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Council set to decide on campaign finance limits

Submitted by on 1, June 15, 2010 – 5:00 am3 Comments

Open government advocates are taking the city to task for proposed campaign finance rules that, some say, are inadequate and are being pushed through without appropriate public review.

The campaign finance ordinance up for a vote at tonight’s City Council meeting would limit contributions to prospective city officeholders to $250 per contributor, prohibit contributions from city contractors and publish contributors’ names on the city’s website at least a week before an election.

Candidates who violate the rules would face criminal and civil penalties. If the council okays the new rules tonight – which Mayor Beverly Johnson, Vice Mayor Doug deHaan and City Councilman Frank Matarrese have said they wish to do – they could take effect immediately.

“I welcome the Council’s interest in campaign finance reform and strongly encourage your efforts to limit the influence of money in our political process,” local resident Jon Spangler said in an e-mail to the city. “Unfortunately, the issue and the ordinance received far too little public review or input. As a result, the ordinance is inadequate to significantly limit the cost of election campaigns in Alameda.”

He joins the local League of Women Voters and former Alameda Journal editor-turned-campaign-strategist Jeff Mitchell – who has worked on both Johnson’s and Matarrese’s most recent campaigns – in asking the council to allow the public more of a chance to weigh in on the new campaign finance rules.

Spangler said he’s concerned the ordinance doesn’t control spending by political action committees that aid campaigns. And he and the League want the council to consider adding voluntary spending limits to the ordinance.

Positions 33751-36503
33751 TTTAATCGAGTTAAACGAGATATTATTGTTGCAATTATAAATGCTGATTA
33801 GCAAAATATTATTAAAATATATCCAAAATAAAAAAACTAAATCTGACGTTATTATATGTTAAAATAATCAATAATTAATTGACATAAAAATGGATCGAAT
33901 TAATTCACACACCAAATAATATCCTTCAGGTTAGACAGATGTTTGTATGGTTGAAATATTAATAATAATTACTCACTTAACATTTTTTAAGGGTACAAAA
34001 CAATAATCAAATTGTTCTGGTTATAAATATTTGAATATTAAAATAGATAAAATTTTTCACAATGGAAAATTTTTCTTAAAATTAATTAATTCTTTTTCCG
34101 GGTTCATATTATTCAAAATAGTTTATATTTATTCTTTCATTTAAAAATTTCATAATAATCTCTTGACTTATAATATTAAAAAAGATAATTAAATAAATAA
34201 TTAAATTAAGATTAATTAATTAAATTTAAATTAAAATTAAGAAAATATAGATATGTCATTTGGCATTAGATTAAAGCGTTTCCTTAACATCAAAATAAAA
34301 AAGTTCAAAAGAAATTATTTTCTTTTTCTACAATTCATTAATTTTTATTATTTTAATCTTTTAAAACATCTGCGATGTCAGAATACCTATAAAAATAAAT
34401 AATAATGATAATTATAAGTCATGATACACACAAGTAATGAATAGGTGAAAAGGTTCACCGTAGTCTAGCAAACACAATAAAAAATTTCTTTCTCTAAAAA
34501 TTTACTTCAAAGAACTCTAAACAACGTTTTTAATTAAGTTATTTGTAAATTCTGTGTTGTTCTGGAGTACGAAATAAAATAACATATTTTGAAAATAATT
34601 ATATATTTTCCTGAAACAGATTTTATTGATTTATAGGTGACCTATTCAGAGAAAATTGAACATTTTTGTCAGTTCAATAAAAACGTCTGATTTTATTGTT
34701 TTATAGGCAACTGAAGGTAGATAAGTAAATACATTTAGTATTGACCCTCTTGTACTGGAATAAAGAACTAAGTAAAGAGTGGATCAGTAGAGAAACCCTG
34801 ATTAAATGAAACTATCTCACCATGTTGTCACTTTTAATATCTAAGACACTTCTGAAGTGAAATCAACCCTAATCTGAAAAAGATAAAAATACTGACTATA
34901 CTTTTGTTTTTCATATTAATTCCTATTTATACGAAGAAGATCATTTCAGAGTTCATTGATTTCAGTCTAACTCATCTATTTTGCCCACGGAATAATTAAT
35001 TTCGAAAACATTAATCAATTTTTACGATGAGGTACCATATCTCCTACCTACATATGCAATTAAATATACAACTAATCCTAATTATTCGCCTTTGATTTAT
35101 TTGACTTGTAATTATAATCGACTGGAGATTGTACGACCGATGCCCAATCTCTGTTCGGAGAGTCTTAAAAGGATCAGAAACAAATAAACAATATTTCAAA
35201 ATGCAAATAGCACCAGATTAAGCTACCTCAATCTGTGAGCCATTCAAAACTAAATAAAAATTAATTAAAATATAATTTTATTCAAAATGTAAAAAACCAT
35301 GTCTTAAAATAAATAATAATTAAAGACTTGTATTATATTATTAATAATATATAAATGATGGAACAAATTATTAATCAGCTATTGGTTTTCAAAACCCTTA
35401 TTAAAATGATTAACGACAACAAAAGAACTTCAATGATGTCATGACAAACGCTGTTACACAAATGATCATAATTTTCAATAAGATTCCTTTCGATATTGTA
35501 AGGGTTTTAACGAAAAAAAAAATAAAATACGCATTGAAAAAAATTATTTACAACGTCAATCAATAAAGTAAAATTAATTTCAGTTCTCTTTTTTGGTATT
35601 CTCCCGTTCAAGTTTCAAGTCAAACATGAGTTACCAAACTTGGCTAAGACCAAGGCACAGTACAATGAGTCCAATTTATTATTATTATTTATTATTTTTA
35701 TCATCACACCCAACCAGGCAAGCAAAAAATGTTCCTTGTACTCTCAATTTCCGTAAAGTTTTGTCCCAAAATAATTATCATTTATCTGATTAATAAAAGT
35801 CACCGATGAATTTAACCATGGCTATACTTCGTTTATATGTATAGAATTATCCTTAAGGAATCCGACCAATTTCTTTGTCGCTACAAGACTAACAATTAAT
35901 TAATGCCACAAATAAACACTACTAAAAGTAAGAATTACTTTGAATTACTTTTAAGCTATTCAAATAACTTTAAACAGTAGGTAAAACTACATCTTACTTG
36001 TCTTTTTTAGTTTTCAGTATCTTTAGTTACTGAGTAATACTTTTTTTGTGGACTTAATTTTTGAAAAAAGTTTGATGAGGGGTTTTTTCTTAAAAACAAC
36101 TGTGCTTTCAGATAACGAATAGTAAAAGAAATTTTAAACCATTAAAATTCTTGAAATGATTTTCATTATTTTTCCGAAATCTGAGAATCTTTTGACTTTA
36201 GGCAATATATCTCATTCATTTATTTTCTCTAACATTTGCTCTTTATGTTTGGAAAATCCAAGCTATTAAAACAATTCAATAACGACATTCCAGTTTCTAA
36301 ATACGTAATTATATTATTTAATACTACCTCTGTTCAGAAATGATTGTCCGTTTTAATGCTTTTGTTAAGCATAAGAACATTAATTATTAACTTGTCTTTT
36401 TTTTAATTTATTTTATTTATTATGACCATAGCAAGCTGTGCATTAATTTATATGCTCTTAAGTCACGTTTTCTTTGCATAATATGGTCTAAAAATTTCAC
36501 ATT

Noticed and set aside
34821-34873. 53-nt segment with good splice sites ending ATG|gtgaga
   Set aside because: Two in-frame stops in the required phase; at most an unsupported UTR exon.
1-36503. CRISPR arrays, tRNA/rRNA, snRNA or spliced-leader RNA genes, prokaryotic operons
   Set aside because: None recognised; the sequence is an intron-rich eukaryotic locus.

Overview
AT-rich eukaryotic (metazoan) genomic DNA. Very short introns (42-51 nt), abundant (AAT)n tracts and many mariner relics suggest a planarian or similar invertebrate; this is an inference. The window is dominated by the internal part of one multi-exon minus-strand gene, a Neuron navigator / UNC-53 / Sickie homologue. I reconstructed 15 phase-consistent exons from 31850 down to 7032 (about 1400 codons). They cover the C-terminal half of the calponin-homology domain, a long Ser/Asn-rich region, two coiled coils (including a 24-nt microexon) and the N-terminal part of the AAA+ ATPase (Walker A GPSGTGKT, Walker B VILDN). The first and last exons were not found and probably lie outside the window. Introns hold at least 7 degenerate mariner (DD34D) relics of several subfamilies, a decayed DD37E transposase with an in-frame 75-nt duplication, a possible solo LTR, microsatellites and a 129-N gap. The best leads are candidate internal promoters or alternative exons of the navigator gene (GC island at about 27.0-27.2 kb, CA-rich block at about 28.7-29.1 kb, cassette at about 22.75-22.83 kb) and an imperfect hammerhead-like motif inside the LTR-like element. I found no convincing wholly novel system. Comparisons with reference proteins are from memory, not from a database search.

The ordinance doesn’t limit the amount of money a candidate for City Council, mayor, auditor or treasurer can spend on their own campaign, and ballot measures are also exempt from the rules as written.

Mitchell said wants the council-created Sunshine Task Force to which Johnson appointed him to have the chance to review it.

“I must admit that I was disappointed that an issue of such import as campaign finance reform was placed onto your agenda and voted upon without first making any meaningful attempt to solicit the wider public s opinion on this vital matter,” Mitchell wrote in a June 5 e-mail to the city. “Moreover, I believe the current ordinance before you is incomplete and contains several considerable loopholes.”

City Attorney Teresa Highsmith offered in late April to draft the ordinance at the behest of Johnson, deHaan and Matarrese. Council members Lena Tam and Marie Gilmore had asked that the public be offered the chance to say what they wanted to see, and they said the Sunshine Task Force was the appropriate venue for that input to be gathered.

But Johnson said at the council’s June 1 meeting that the public had waited long enough for the rules, and that any problems could be fixed at a later date.

Tam also argued at that meeting that passage of the rules in the middle of campaign season poses a conflict of interest for members of the council, two of whom – Matarrese and Gilmore – are running for mayor. Her seat and Matarrese’s are open this fall.

It was not clear if a decision to impose the new rules tonight would offer sitting council members an advantage over challengers in the November races. The next round of campaign finance disclosures isn’t due out until July.